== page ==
Writing the Distance: Jay Bechtol

The Gift

He had assumed that she was gone from his life. Not gone gone, like never seen again gone. But a twenty year old girl away at college and becoming her own woman kind of gone.

Until the horrible miracle. The one that closed universities and coffee shops and the Hot Topic at the mall. The one that closed cities, then states, then countries. The horrible miracle that became a box canyon and offered no way forward, only backward. 

And so she came home.

He sat with her on the couch like they had when she was eight and they read Laura Ingalls Wilder books. Like when she was ten and they watched Godzilla movies. Like when she was twelve and he taught her the Pythagorean Theorem.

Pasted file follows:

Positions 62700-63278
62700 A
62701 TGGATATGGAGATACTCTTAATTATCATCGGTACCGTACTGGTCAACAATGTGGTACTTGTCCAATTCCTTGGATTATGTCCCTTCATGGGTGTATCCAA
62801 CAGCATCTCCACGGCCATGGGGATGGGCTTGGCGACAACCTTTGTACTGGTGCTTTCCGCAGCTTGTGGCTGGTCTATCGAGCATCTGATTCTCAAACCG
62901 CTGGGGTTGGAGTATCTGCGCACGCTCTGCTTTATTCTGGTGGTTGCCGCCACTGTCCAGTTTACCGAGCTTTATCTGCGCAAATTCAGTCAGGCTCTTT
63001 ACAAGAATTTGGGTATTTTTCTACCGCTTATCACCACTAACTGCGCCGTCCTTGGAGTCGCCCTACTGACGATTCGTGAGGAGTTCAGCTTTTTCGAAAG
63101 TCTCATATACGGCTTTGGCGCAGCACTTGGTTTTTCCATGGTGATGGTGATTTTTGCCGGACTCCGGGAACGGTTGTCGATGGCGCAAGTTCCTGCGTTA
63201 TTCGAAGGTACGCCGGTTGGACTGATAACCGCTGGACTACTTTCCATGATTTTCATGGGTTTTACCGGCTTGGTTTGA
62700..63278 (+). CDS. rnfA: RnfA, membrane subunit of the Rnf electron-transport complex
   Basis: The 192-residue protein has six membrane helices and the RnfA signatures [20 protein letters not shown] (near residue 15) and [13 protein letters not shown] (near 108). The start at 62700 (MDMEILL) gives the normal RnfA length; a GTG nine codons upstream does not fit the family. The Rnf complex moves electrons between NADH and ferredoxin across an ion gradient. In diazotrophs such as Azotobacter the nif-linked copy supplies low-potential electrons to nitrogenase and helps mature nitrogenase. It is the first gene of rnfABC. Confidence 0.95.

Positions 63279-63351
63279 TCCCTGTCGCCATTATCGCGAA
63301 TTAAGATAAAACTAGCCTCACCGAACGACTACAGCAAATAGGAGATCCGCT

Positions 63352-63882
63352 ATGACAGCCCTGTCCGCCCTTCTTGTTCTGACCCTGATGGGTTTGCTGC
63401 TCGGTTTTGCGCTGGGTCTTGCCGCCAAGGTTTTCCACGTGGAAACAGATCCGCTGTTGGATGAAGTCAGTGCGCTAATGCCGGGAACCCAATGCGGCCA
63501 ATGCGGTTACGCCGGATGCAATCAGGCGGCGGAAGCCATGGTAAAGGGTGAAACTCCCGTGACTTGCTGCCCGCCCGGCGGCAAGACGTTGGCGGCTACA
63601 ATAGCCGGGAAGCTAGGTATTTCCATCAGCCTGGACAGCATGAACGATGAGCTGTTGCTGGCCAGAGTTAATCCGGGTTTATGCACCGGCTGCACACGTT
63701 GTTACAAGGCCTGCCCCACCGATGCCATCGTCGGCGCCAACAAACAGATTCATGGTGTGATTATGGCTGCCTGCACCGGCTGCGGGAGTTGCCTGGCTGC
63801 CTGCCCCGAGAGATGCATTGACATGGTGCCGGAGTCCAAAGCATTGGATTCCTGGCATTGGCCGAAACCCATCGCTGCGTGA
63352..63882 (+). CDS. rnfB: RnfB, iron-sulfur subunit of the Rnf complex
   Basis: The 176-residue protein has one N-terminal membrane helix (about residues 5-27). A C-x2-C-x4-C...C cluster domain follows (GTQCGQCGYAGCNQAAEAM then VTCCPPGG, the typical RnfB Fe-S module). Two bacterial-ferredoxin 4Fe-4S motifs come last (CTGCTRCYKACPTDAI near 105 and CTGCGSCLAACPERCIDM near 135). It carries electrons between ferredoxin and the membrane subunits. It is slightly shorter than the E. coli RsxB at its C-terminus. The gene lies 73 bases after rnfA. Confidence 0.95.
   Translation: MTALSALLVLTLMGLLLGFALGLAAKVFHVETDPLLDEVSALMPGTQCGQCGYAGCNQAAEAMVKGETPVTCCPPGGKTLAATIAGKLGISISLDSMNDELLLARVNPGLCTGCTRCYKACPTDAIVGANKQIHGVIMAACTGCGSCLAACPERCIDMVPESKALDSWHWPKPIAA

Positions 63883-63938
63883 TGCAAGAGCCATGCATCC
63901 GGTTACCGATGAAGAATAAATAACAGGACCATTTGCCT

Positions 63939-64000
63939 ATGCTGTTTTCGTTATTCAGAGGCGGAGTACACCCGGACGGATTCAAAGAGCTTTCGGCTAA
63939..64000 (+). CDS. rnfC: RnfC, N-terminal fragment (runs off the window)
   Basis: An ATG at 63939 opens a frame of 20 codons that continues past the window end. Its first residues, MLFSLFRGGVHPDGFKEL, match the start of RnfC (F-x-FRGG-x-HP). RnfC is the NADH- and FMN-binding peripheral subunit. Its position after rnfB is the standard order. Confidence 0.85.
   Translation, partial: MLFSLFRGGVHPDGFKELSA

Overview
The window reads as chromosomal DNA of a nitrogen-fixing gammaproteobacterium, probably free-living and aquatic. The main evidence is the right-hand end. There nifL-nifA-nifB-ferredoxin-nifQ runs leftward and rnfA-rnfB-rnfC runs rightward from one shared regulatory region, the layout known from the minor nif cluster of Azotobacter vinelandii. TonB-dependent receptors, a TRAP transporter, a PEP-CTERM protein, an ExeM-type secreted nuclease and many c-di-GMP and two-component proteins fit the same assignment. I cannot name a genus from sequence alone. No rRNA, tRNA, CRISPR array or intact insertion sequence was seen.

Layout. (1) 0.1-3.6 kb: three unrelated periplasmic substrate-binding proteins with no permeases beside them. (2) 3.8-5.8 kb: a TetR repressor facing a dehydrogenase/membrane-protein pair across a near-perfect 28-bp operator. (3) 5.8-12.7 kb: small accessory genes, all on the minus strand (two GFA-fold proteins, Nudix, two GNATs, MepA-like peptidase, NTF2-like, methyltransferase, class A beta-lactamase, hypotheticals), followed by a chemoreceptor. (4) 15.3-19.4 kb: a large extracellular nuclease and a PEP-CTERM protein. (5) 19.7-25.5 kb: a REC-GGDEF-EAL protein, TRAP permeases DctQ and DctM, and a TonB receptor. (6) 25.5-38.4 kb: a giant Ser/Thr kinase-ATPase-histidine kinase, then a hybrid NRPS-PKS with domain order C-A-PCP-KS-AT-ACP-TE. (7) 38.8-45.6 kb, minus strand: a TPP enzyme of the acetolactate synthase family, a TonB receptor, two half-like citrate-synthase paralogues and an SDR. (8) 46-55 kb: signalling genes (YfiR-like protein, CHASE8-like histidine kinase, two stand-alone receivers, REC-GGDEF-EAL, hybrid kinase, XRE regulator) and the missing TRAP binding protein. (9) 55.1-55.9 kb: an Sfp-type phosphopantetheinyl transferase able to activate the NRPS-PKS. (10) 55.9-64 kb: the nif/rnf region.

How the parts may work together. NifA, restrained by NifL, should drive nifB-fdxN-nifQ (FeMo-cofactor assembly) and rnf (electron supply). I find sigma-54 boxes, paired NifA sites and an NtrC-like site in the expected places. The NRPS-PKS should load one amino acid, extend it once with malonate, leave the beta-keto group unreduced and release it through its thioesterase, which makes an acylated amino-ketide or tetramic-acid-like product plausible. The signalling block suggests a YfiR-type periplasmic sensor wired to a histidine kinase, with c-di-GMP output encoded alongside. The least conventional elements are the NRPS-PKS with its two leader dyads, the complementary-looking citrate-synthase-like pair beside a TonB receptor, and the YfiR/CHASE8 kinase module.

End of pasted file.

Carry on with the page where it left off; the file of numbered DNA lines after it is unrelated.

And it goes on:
He sat with her on the couch and they watched six episodes of Buffy the Vampire Slayer, quoting their favorite lines along with Willow and Xander. They made miniature sculptures from some old modeling clay found in the bottom drawer in her bedroom. She made a hand. He tried to make a duck. And failed. They played forty three games of cribbage.

He selfishly ignored the news, social media, the recommendations. He swallowed the cost and embraced the pandemic.

For the gift it had given him.

Jay Bechtol lives in Homer, where he hopes that even a smidge of the talent of the writers living on the southern Peninsula might rub off on him.

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